Paige Gryski
Opinions Editor
January 31, 2017

Women’s March

On January 21st, 2017, millions of women from across the entire world were united by the fight for women’s rights. The largest march, with a crowd of over half a million, was in Washington D.C., but women’s marches took place in every state. In addition, every continent joined American women in their fight, from 30 in Antarctica to hundreds of thousands in Europe. Some speakers included America Ferrera, Ashley Judd, Scarlett Johansson, Alicia Keys, and Madonna. In addition to women’s rights, many people marched to defend their liberal stance on issues like abortion, immigration, climate change, healthcare, and the new administration.

Sam Greenblatt, a student who attended the march, said, “The current situation in our country has made me really upset and I thought if there was a way I could get involved then I should. It was really amazing being surrounded by such supportive, like-minded people and it just made me feel really comfortable and encouraged during a time where I rarely feel like that.”

There was some opposition to the women’s march. Some were against the overwhelming ratio of white women to minorities and the aversion toward pro-life organizations, which were not invited to attend. Many people, men and women, held up signs in support of all of people, not just women, and not just white women. Some may have held slightly different beliefs than what the march represented, but the Women’s March was undeniably a march for human rights.


On January 27th, 2017, Trump Administration enacted an executive order which would block the entry of immigrants from dominantly Muslim nations, while Christian refugees would still be given priority. This Muslim ban sparked up protests at airports and major landmarks around the country. In addition, rallies were held in cities throughout the UK. Some chants at the protests included “No hate, no fear, refugees are welcome here!” and “(Show me what America looks like) This is what America looks like!” A parliamentary petition with almost 1,800,000 signatures aims to prevent Donald Trump from making a State Visit to the United Kingdom.

Sarah Courtney, a student who attended a Muslim ban protest at BWI Airport, said, “Everyone there was super nice and just really amazing people. The first person I saw was a black Muslim boy. He was no older than ten and he was screaming the chants with his whole family. It was really amazing.”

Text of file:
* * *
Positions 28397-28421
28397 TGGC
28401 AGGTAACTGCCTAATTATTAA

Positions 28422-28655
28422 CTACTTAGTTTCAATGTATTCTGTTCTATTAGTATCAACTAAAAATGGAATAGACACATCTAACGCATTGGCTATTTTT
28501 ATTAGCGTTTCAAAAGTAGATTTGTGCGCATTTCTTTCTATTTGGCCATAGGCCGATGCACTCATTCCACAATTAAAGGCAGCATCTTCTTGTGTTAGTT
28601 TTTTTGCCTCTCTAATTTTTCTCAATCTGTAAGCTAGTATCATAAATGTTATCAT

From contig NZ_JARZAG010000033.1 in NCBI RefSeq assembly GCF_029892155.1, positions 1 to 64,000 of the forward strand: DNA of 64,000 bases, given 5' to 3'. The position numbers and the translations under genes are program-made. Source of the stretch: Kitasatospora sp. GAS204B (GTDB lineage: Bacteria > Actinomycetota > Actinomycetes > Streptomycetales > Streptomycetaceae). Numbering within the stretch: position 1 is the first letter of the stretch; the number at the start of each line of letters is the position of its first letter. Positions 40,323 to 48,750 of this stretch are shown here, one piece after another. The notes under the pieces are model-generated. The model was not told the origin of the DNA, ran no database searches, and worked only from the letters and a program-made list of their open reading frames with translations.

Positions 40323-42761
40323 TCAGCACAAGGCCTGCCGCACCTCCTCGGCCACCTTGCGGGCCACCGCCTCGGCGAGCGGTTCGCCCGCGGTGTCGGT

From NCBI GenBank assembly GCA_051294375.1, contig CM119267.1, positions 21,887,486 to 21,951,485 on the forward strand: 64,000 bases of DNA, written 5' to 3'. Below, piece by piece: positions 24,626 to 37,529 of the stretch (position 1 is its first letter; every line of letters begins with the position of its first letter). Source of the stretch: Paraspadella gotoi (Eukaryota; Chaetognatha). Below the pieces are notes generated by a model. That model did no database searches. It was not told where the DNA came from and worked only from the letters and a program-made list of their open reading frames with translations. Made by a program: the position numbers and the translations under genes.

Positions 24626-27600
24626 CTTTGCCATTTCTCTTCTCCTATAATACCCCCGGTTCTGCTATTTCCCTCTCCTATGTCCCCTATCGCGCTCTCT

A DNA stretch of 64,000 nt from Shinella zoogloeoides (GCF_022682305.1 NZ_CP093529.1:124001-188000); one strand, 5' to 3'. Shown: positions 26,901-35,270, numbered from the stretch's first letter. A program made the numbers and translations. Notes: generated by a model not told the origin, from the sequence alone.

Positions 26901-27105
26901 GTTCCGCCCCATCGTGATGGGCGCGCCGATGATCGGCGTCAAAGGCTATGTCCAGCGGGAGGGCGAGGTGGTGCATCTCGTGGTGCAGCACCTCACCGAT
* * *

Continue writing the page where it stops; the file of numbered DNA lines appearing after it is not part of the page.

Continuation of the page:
Hundreds of protests occurred immediately after the signing of the executive order, and more are scheduled for the future, including a Candlelight Protest Walk at the Islamic Center of Washington on February 11.

March for Life

The March for Life is an annual pro-life march which has been occurring since 1974 as a protest for Roe v. Wade. Mike Pence spoke at the march. Those who marched strive to give a voice to the unborn and help those who have had an abortion deal with emotional trauma. Many religious groups participated in the march. The march’s final destination was the Supreme Court. Emily Ahmuty, who attended the march, said, “We marched so people would know that abortion isn’t the only option, to give a voice to the voiceless, and to protest something we think is morally wrong.” The march was described as an empowering and enlightening experience with a welcoming atmosphere.

March for Science

After the nomination of Scott Pruitt, Oklahoma Attorney General who argues against many proven scientific facts, for head of the Environmental Protection Agency, organizations including the EPA and Department of Agriculture have been silenced. Scientists from across the nation are planning to gather in the nation’s capital to fight for the representation of science in government and legislature.

The march will take place on Earth Day (April 22nd.) Their motto is “Science, not Silence.” The March for Science website includes in their statement of purpose, “Mischaracterization of science as a partisan issue, which has given policymakers permission to reject overwhelming evidence, is a critical and urgent matter.”

Adira Colton, a student who plans on attending the march, said, “I hope that my supporting a movement that can better the lives of all people through scientific achievement, we can convince the current administration that science is important and relevant.”

Like the Women’s March, the March for Science will not only take place in Washington D.C.—marches are being scheduled across the nation, including in Atlanta, Boston, Miami, Los Angeles, and Seattle.

The free waters of the United States have taken some tumultuous turns since January 20, 2017. But, through these violent divisions, new bonds have been formed. People who live opposite lives have come together to fight for a common opinion. A few small voices in the crowd asked America to show them what democracy looks like, and millions answered.

Posted by Paige Gryski